The ‘immediate suspension’ as proposed by the MEPs should not be interpreted as proclaiming the Safe Harbor Principles being no longer valid, because this would constitute an inevitable situation where there will be no possibility to book a flight to the USA or make a transatlantic purchase through the Internet, for instance, without infringing a EU law. While the NSA revelations have complicated the negotiating process between the US and the EU regarding the compliance with the data protection legislation, there is a shared interest in ensuring a stable environment for the online marketplace. The establishment of the Working Group on Cyber security and Cybercrime is a clear example of effort to establish joint principles on ICT, with a view that this group will lead to the future development of e-commerce between the EU and the US. The constructive dialog between two sides of the TTIP agreement should be conducted. National security concerns should be addressed through appropriate diplomatic channels. As the German Chancellor Merkel stated that TTIP negotiations should not come to an end, because of NSA leaks, as it would not be ‘helpful’ and ‘the German-American and the transatlantic partnership remain of paramount importance’ for Germany, the European Union as well as the United States of America.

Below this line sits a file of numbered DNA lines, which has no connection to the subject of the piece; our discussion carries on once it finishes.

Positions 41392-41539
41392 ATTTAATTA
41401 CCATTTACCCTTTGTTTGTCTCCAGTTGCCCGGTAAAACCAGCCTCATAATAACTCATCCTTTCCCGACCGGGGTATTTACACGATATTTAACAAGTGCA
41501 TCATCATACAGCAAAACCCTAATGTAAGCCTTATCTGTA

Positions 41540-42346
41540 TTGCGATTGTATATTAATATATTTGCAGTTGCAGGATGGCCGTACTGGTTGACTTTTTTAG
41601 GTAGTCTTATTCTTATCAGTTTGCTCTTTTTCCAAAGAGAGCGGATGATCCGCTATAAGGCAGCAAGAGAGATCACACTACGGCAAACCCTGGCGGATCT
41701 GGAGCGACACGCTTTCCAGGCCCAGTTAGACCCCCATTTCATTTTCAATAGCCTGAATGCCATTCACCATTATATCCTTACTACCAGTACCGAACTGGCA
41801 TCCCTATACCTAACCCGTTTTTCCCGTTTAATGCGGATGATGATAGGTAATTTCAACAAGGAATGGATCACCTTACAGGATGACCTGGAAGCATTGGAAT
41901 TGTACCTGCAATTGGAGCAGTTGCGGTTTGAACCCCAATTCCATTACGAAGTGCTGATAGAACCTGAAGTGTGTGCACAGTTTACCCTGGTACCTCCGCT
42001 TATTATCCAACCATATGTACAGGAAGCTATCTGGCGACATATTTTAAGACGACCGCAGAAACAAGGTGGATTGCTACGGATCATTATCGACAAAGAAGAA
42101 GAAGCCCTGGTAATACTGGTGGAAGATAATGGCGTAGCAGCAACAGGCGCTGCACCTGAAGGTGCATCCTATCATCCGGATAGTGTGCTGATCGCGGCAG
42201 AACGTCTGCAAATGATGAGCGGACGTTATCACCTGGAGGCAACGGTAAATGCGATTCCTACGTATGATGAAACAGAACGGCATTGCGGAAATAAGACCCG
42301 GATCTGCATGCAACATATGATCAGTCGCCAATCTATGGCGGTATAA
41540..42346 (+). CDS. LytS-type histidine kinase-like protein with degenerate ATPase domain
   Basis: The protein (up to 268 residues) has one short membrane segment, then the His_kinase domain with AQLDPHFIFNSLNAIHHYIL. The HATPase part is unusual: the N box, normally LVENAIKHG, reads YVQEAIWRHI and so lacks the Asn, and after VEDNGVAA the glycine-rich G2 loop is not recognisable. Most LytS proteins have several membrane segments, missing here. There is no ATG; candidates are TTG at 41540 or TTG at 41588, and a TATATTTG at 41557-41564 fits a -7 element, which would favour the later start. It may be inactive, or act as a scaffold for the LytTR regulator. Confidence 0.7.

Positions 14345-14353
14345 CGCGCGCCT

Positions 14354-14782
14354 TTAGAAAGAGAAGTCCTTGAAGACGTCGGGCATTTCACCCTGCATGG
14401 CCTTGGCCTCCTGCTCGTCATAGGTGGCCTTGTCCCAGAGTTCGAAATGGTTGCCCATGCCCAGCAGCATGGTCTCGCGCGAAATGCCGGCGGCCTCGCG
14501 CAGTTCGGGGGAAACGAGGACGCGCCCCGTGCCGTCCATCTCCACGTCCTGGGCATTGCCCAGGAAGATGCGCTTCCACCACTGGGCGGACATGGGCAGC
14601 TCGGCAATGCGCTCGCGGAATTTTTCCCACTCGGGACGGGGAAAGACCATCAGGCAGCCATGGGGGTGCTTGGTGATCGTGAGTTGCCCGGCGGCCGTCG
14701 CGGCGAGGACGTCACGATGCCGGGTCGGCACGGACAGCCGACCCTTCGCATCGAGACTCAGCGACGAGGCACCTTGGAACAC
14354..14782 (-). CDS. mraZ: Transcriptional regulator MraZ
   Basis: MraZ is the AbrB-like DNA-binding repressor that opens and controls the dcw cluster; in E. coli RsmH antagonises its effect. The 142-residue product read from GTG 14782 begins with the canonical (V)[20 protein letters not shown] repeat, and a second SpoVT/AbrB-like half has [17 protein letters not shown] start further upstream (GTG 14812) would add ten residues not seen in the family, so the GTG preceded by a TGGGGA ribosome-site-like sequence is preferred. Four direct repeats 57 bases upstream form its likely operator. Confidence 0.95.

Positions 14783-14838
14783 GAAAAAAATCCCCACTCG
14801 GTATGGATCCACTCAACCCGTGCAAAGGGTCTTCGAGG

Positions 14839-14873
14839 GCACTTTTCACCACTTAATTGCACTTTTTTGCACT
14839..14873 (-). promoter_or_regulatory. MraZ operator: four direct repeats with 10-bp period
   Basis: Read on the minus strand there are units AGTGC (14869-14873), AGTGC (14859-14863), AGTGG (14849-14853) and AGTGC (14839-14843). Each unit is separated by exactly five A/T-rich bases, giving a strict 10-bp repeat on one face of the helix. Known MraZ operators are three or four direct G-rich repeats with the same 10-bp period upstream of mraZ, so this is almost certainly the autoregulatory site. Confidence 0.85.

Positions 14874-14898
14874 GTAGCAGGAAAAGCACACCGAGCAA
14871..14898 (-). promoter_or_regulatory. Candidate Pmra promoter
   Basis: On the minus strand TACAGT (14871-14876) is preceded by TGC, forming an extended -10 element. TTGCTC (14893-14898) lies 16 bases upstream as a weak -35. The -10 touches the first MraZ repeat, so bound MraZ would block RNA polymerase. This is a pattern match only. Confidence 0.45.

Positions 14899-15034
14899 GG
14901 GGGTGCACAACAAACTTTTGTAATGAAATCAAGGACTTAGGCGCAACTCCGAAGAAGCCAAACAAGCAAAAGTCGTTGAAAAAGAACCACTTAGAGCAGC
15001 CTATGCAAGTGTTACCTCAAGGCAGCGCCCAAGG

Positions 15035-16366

It is highly recommended for the European Commission, in order to ensure that personal data is collected only under strict conditions and for legitimate purposes, in the cases where a particular company fails to adhere to the principles listed in the more transparent Safe Harbor Principles, an immediate sanctions and a way of redress for an individual, who is not a resident in the US, should be provided. As we have been aware of from the findings of the Working Group[8], currently, Europeans are not able to benefit from the safeguards provided under the US national legislation. As a result, EU citizens are faced with ‘lower safeguards as well as lower threshold for the collection of their personal data’. The Commission is strongly asked to propose guidelines for the future development of the adequate level of protection, which should not be lower by those afforded to the US citizens or legal residents. Moreover, since many of the orders of the Foreign Surveillance Intelligence Court are undisclosed to public and referred to as secret, there is no possible transparency of the data available neither to EU or US subjects. Individuals are not able to obtain access, rectification or erasure of data, as well as administrative and judicial redress. When the US Security Agencies or Foreign Intelligence Surveillance Court initiates data collection or store private information, a clear legal basis should be provided. Presently there is no clear legal basis, which authorizes the US governmental agencies to store and collect the private data of the 3rd country nationals. The existence of surveillance programs as well as their limitations should be clearly negotiated between the EU and US.